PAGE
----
Margaret D Stock, lieutenant colonel (retired), is an attorney with the Anchorage office of Cascadia Cross Border Law Group LLC. Ms Stock developed and implemented the Department of Defense’s recruiting programme, Military Accessions Vital to the National Interest (MAVNI). In 2008, she earned the American Immigration Lawyers Association (AILA) Pro Bono Award for founding the AILA Military Assistance Program. She was named a MacArthur Foundation Fellow in 2013.
What inspired you to pursue a legal career?
My early involvement with the legal system and my observations of how good lawyers can change people’s lives for the better.
What do you enjoy most about practising immigration law?
Immigration law is exciting and changes daily, so you are never bored. I enjoy getting to the office every morning and finding out the latest changes in laws, regulations and cases.
You have an extensive military background. How has this helped to shape your career?
My time in the military taught me to be disciplined and to understand how bureaucracies work. I also learned many leadership and management skills that have served me well in the legal profession.
You undertook pioneering work on the MAVNI programme. What has been the effect of the programme?
The MAVNI programme allowed more than 10,000 highly intelligent foreigners to join the US military, where they made strong contributions to our national defence. Without the programme, they would not have been permitted to serve. The MAVNI programme also had very positive second- and third-order side effects that were not anticipated when the programme began. For example, we did not anticipate that the MAVNI programme would give the United States a silver medal at the Rio Olympics. Paul Chelimo, who won the silver medal in the 5000 metres men’s running race, was a MAVNI. He would not have been on the US team or in the Olympics at all if he had not earned his US citizenship through the MAVNI programme.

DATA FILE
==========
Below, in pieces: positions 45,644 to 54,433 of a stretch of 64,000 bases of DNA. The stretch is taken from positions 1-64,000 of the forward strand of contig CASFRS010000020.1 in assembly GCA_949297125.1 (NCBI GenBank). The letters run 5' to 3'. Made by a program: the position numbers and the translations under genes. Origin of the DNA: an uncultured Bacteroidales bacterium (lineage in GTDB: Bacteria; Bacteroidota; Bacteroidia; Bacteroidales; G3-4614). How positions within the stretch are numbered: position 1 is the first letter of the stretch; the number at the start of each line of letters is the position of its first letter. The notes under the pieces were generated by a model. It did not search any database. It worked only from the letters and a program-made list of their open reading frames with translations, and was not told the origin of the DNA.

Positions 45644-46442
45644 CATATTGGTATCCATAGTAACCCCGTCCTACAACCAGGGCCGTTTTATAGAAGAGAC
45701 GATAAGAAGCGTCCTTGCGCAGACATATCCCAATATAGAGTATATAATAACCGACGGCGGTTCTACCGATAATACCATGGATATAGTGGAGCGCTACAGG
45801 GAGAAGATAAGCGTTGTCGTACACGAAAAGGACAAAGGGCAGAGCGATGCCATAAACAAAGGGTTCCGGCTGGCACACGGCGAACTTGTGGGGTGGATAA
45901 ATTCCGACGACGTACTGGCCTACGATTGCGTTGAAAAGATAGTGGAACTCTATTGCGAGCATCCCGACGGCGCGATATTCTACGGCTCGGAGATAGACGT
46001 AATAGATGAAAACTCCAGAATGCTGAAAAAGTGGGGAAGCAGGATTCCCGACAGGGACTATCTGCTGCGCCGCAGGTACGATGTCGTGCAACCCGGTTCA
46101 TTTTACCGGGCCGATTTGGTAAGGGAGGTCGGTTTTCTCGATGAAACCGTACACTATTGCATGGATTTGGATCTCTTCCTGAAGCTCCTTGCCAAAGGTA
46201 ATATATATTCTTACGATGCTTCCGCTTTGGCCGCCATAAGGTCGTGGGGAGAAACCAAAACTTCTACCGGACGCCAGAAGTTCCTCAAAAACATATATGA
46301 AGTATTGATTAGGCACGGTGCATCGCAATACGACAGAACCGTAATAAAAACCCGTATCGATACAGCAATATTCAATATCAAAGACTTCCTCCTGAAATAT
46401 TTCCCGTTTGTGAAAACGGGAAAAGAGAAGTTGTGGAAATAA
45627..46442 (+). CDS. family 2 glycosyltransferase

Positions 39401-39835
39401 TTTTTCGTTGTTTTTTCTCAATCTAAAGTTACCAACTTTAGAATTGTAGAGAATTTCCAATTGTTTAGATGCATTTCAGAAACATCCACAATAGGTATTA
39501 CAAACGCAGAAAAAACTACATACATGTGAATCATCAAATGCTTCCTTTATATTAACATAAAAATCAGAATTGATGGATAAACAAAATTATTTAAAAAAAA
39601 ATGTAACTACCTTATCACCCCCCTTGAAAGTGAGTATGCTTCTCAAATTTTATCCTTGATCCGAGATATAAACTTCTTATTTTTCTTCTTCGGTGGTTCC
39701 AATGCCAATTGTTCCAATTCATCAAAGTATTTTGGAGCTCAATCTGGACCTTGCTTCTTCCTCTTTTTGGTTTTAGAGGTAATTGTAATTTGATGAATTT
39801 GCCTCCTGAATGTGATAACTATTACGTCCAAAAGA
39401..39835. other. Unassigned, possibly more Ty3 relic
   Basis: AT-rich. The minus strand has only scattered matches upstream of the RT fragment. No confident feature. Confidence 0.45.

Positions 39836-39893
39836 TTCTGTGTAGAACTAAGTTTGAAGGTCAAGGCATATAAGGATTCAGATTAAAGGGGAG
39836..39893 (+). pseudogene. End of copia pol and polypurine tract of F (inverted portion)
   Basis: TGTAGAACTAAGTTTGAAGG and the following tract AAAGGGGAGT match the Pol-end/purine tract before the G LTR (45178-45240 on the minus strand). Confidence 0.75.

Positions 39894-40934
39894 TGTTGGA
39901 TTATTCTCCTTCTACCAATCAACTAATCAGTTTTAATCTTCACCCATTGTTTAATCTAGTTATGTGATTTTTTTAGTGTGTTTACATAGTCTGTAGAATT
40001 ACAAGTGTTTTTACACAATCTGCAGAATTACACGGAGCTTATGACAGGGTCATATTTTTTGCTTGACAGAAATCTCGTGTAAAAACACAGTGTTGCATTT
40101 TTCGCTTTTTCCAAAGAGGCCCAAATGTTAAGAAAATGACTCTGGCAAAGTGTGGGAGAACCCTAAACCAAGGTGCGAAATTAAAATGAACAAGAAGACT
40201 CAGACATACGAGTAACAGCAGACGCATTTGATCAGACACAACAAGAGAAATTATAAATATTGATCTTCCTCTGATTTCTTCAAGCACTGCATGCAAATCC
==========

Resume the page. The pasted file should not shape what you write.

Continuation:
How has your role as a professor enhanced your work in private practice?
Teaching taught me how to explain things clearly, a skill that works not only with students but helps me to explain law and policy to immigration clients. There’s an old saying that you can’t understand something unless you’ve been asked to teach it to someone else. I understand immigration law much better because of my experience as a professor.
What particular corporate immigration challenges exist in Alaska? Are there any particular sectors that have seen an increase in work in recent years?
Alaska suffers from a shortage of qualified workers in many industries. Our workforce is ageing and we need many more younger workers to fill jobs, but there aren’t enough younger workers available in the native-born population. Employers in many sectors are seeking to hire immigrants to fill their workforce needs. Key sectors that are affected include healthcare, the fishing industry and education.
Where, in your opinion, does the future of corporate immigration practice lie?
Unfortunately, corporate immigration law is getting more and more complicated. The Trump administration promised to reduce bureaucracy across the country, but that hasn’t been true in the immigration field. In our field, the bureaucracy has exploded, and people find it quite difficult to navigate without a skilled attorney. There’s a growing demand for talented people who can understand and help clients navigate the increasingly complicated and irrational corporate immigration system.
You have enjoyed a distinguished career to date, including being a MacArthur Foundation Fellow (“Genius Grant” recipient). What would you like to achieve that you have not yet accomplished?
I’d like to achieve rationality and efficiency in the US immigration law field. That’s my dream.